Permalink
Switch branches/tags
Nothing to show
Find file Copy path
fb5d489 Mar 30, 2016
3 contributors

Users who have contributed to this file

@mikelove @rafalab @alexnones
131 lines (88 sloc) 5.28 KB
layout title
page
Distance lecture
library(knitr)
opts_chunk$set(fig.path=paste0("figure/", sub("(.*).Rmd","\\1",basename(knitr:::knit_concord$get('infile'))), "-"))

Distance and Dimension Reduction

Introduction

The concept of distance is quite intuitive. For example, when we cluster animals into subgroups, we are implicitly defining a distance that permits us to say what animals are "close" to each other.

Clustering of animals.

Many of the analyses we perform with high-dimensional data relate directly or indirectly to distance. Many clustering and machine learning techniques rely on being able to define distance, using features or predictors. For example, to create heatmaps, which are widely used in genomics and other high-throughput fields, a distance is computed explicitly.

Example of heatmap. Image Source: Heatmap, Gaeddal, 01.28.2007 Wikimedia Commons

In these plots the measurements, which are stored in a matrix, are represented with colors after the columns and rows have been clustered. (A side note: red and green, a common color theme for heatmaps, are two of the most difficult colors for many color-blind people to discern.) Here we will learn the necessary mathematics and computing skills to understand and create heatmaps. We start by reviewing the mathematical definition of distance.

Euclidean Distance

As a review, let's define the distance between two points, $A$ and $B$, on a Cartesian plane.

library(rafalib)
mypar()
plot(c(0,1,1),c(0,0,1),pch=16,cex=2,xaxt="n",yaxt="n",xlab="",ylab="",bty="n",xlim=c(-0.25,1.25),ylim=c(-0.25,1.25))
lines(c(0,1,1,0),c(0,0,1,0))
text(0,.2,expression(paste('(A'[x]*',A'[y]*')')),cex=1.5)
text(1,1.2,expression(paste('(B'[x]*',B'[y]*')')),cex=1.5)
text(-0.1,0,"A",cex=2)
text(1.1,1,"B",cex=2)

The euclidean distance between $A$ and $B$ is simply:

$$\sqrt{ (A_x-B_x)^2 + (A_y-B_y)^2}$$

Distance in High Dimensions

We introduce a dataset with gene expression measurements for 22,215 genes from 189 samples. The R objects can be downloaded like this:

library(devtools)
install_github("genomicsclass/tissuesGeneExpression")

The data represent RNA expression levels for eight tissues, each with several individuals.

library(tissuesGeneExpression)
data(tissuesGeneExpression)
dim(e) ##e contains the expression data
table(tissue) ##tissue[i] tells us what tissue is represented by e[,i]

We are interested in describing distance between samples in the context of this dataset. We might also be interested in finding genes that behave similarly across samples.

To define distance, we need to know what the points are since mathematical distance is computed between points. With high dimensional data, points are no longer on the Cartesian plane. Instead they are in higher dimensions. For example, sample $i$ is defined by a point in 22,215 dimensional space: $(Y_{1,i},\dots,Y_{22215,i})^\top$. Feature $g$ is defined by a point in 189 dimensions $(Y_{g,1},\dots,Y_{g,189})^\top$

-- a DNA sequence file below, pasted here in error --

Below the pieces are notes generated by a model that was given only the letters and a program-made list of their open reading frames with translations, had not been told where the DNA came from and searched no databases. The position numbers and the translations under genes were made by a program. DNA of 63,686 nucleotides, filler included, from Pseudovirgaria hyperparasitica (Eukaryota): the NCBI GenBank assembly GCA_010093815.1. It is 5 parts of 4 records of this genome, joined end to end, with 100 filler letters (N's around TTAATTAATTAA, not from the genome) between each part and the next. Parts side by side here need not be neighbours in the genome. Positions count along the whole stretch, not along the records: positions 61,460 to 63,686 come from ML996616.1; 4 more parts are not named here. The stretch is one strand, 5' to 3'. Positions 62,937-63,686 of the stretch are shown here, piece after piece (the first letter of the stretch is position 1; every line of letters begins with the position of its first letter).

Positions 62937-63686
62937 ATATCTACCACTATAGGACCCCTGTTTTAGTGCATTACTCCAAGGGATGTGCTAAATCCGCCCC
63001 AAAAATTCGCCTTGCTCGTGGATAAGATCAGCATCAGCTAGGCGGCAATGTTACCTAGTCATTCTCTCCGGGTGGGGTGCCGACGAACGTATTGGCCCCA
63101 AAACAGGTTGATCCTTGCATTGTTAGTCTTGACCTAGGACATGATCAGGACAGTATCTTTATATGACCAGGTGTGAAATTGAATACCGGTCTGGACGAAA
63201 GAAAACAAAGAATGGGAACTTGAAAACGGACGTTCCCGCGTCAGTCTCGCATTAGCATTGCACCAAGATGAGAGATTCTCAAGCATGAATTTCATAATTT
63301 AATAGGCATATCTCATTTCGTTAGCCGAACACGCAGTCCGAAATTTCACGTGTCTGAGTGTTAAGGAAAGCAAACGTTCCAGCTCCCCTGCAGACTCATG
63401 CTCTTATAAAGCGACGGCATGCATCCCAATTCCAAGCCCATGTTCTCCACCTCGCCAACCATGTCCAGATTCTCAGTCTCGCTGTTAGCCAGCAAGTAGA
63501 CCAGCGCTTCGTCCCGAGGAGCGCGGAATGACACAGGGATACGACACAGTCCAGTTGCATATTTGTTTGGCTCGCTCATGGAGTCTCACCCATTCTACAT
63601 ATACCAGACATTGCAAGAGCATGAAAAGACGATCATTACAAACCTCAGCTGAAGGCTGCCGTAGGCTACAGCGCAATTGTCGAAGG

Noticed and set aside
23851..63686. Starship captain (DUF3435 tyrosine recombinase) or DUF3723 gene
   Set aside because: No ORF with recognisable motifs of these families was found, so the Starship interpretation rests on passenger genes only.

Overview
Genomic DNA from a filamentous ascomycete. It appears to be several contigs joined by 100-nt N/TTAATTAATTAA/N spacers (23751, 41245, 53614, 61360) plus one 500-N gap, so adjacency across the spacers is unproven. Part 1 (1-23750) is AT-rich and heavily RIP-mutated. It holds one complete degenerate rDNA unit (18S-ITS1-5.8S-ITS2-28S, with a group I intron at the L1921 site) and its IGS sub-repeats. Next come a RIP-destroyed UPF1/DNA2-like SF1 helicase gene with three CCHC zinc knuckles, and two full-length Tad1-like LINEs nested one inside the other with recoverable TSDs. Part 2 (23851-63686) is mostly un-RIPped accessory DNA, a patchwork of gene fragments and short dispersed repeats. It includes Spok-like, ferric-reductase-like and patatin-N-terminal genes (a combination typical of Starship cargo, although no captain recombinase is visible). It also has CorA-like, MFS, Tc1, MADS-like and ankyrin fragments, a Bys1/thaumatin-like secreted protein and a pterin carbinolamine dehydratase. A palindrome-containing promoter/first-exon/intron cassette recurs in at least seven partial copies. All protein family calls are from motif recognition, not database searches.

Once we define points, the Euclidean distance is defined in a very similar way as it is defined for two dimensions. For instance, the distance between two samples $i$ and $j$ is:

$$ \mbox{dist}(i,j) = \sqrt{ \sum_{g=1}^{22215} (Y_{g,i}-Y_{g,j })^2 } $$

and the distance between two features $h$ and $g$ is:

$$ \mbox{dist}(h,g) = \sqrt{ \sum_{i=1}^{189} (Y_{h,i}-Y_{g,i})^2 } $$

Note: In practice, distances between features are typically applied after standardizing the data for each feature. This is equivalent to computing one minus the correlation. This is done because the differences in overall levels between features are often not due to biological effects but technical ones. More details on this topic can be found in this presentation.

Distance with matrix algebra

The distance between samples $i$ and $j$ can be written as

$$ \mbox{dist}(i,j) = (\mathbf{Y}_i - \mathbf{Y}_j)^\top(\mathbf{Y}_i - \mathbf{Y}_j)$$

with $\mathbf{Y}_i$ and $\mathbf{Y}_j$ columns $i$ and $j$. This result can be very convenient in practice as computations can be made much faster using matrix multiplication.

Examples

We can now use the formulas above to compute distance. Let's compute distance between samples 1 and 2, both kidneys, and then to sample 87, a colon.

x <- e[,1]
y <- e[,2]
z <- e[,87]
sqrt(sum((x-y)^2))
sqrt(sum((x-z)^2))

As expected, the kidneys are closer to each other. A faster way to compute this is using matrix algebra:

sqrt( crossprod(x-y) )
sqrt( crossprod(x-z) )

Now to compute all the distances at once, we have the function dist. Because it computes the distance between each row, and here we are interested in the distance between samples, we transpose the matrix

d <- dist(t(e))
class(d)

Note that this produces an object of class dist and, to access the entries using row and column indices, we need to coerce it into a matrix:

as.matrix(d)[1,2]
as.matrix(d)[1,87]

It is important to remember that if we run dist on e, it will compute all pairwise distances between genes. This will try to create a $22215 \times 22215$ matrix that may crash your R sessions.